Candidates Chess: Viswanathan Anand records 4th straight draw of tournament against Peter Svidler
Viswanathan Anand conceded that he was not at his best on Friday. The Candidates Chess tournament will select the challenger for the World title later his year who will play Norway's Magnus Carlsen.
Five-time world champion Viswanathan Anand signed peace with Peter Svidler of Russia in the seventh round to play out his fourth consecutive draw at the Candidates Chess tournament.
At the halfway stage, Anand took his tally to 4.5 points out of a possible seven and will have an easier second half wherein he has four white games lined up out of seven.
In other games, Veselin Topalov of Bulgaria was outdone by Dmitry Andreikin in the big upset of the day while Russian Vladimir Kramnik was trying to find his way out against Shakhriyar Mamedyarov.
While Aronian has an excellent chance to catch up with Anand should he win, the other main contenders do not seem close enough.
Svidler was a bit tentative in the closed Ruy Lopez after Anand went for the Berlin defense - the flavour of the season.
The Indian got in to the groove pretty fast with his knights moving to the King side for some rapid action in the early stages of the middle game. Svidler felt the heat but did not give much away.
The critical moment was when Anand could win a pawn which was also suggested by all chess engines albeit hard to judge for a human mind. Anand in the end concluded that it was all a bit "messy", a sentiment echoed by Svidler.
However, the game was far from over as Anand came up with a positional queen sacrifice to liven things up. Svidler knew his chances of holding were high with pawns exchanges and the Russian wasted no time in pushing his brigade forward.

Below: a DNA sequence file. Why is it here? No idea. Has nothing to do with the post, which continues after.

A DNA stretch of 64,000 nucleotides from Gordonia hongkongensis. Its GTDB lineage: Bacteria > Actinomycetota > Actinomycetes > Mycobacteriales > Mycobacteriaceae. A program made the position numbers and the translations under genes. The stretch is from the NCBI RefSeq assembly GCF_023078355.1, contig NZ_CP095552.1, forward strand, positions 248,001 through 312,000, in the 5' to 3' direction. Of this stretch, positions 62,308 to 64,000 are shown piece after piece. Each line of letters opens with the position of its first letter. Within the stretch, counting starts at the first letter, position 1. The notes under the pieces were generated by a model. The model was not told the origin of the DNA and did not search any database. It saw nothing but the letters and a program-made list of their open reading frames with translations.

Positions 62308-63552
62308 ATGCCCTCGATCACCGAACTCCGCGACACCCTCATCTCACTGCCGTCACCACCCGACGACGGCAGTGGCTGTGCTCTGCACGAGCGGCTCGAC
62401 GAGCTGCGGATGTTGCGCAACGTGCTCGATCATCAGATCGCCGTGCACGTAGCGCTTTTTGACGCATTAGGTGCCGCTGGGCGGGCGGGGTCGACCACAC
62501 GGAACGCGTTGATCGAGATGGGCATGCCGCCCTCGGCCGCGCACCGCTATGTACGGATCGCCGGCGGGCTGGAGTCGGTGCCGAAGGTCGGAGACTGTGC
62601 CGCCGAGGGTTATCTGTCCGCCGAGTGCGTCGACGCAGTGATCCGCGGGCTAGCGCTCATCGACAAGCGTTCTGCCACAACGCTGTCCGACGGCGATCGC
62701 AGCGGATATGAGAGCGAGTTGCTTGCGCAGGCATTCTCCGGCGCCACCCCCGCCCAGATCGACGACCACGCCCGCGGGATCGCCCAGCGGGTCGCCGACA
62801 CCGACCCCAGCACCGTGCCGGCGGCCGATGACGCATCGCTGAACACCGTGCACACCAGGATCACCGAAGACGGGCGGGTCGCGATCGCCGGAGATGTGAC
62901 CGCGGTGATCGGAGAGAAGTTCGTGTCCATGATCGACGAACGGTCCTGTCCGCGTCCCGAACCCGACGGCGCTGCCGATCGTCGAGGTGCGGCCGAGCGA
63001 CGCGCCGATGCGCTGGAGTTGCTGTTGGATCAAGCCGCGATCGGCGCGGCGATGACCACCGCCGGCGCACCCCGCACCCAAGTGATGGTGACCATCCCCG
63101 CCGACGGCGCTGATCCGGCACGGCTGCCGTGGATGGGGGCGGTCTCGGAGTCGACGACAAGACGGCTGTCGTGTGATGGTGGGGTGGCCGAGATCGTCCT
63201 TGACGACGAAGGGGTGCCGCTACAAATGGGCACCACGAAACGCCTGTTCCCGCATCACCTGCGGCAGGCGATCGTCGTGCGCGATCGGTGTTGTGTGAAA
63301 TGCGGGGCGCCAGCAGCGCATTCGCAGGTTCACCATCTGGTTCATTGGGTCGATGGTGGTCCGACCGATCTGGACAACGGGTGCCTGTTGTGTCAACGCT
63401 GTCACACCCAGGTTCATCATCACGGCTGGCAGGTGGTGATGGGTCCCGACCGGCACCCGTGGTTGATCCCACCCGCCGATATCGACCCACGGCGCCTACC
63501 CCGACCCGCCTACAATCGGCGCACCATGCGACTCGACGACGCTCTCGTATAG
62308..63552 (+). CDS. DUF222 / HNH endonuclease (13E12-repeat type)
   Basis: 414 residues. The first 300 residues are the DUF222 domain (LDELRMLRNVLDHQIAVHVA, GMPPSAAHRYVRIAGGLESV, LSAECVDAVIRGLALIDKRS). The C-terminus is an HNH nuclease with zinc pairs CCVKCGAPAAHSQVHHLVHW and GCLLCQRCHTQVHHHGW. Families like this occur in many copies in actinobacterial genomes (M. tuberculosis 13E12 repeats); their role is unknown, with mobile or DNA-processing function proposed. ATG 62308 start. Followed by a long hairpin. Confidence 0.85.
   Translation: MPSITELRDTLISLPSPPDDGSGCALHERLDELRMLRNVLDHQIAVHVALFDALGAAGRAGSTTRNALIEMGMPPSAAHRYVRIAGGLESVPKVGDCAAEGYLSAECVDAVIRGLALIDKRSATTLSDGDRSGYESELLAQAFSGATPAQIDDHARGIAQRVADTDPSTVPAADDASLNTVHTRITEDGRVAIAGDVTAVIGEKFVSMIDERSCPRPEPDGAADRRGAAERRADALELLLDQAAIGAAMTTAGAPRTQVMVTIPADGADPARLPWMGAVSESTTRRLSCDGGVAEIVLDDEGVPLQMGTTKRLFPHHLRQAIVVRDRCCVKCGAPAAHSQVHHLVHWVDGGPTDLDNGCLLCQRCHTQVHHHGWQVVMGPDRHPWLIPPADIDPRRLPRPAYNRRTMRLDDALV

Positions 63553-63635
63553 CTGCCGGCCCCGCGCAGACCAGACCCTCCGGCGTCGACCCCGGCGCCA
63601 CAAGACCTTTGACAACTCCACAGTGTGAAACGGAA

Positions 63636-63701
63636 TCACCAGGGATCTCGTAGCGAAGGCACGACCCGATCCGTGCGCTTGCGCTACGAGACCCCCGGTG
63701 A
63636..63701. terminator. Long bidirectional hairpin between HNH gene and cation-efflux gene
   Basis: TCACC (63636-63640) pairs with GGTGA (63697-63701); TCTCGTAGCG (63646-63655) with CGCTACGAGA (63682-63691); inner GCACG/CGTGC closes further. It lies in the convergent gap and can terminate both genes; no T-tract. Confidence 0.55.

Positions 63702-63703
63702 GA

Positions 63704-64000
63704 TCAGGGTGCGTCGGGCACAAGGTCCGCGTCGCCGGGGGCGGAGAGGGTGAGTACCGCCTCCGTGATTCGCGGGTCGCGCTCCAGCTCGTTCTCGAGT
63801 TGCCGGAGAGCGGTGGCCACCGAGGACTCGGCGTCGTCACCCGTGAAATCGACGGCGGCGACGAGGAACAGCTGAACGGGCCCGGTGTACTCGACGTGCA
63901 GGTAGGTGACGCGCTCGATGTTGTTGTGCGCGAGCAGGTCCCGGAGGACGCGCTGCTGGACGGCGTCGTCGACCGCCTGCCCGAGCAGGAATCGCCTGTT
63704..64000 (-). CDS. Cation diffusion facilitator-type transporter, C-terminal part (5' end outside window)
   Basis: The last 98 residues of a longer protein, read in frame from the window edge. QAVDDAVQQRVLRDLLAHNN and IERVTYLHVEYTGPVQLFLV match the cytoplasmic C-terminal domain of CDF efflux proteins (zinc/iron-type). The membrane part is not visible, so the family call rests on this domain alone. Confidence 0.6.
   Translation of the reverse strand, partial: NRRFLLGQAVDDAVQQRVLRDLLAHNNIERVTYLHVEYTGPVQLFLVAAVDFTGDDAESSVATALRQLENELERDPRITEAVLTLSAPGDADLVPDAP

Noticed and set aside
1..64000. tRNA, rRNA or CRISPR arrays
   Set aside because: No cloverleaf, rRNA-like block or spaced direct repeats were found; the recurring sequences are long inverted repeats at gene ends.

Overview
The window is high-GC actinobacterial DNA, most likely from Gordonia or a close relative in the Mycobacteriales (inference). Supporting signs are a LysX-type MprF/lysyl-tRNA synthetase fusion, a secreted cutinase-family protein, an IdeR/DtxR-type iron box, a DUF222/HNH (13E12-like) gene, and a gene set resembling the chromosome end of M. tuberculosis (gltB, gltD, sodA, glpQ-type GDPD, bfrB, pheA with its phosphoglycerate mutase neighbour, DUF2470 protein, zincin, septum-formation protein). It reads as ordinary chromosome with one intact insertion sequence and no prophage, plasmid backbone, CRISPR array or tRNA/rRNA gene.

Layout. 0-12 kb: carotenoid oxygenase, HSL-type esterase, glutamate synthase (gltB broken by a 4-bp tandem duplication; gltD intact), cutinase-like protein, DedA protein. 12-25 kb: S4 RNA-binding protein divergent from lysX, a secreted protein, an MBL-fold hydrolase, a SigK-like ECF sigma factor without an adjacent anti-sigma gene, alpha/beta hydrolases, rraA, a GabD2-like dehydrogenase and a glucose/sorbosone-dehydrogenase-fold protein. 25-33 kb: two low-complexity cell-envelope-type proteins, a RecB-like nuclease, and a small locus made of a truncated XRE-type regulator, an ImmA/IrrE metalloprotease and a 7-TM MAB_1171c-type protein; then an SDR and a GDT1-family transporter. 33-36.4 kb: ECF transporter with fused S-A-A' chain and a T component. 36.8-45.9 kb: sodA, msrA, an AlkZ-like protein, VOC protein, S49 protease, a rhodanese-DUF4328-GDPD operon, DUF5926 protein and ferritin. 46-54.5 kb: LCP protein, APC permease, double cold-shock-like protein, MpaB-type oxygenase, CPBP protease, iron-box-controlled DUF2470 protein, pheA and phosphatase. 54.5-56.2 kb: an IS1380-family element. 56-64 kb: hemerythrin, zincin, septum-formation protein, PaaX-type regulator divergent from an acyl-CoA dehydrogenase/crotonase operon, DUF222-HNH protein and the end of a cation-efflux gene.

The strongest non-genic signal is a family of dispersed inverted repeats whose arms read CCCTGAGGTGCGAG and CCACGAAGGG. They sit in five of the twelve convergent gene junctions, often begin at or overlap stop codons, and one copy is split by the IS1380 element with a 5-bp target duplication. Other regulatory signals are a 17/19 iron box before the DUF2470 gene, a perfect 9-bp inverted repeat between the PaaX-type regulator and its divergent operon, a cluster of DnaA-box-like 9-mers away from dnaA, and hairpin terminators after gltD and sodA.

Anand could do little after a timely exchange sacrifice that left him with two rooks for a queen.
"In fact his draw offer was useful, it helped me with my evaluation. Peter (Svidler) is not a devious guy, there are people who will offer a draw in a worse position," Anand said in the post-game conference.
The Indian ace conceded that he was not at his best on Friday.
"I needed a lot of time and calm moves before I can threaten 'f3', I can't do it," he said.
Andreikin caused a sensation at the expense of Topalov who was a pale shadow of himself.
It's been a roller-coaster ride for Topalov in the last three rounds as he lost one against Svidler, bounced back to beat Kramnik and now suffered a disastrous loss against Andreikin.
Topalov went for the Queen's gambit declined as black and faced a side variation. The Bulgarian got a decent opening with a temporary pawn sacrifice but missed the thread as he gave too much weightage to an optical attack against the king.
Andreikin steered his king to safety with a long walk to the queen side and the extra pawn did the damage thereafter.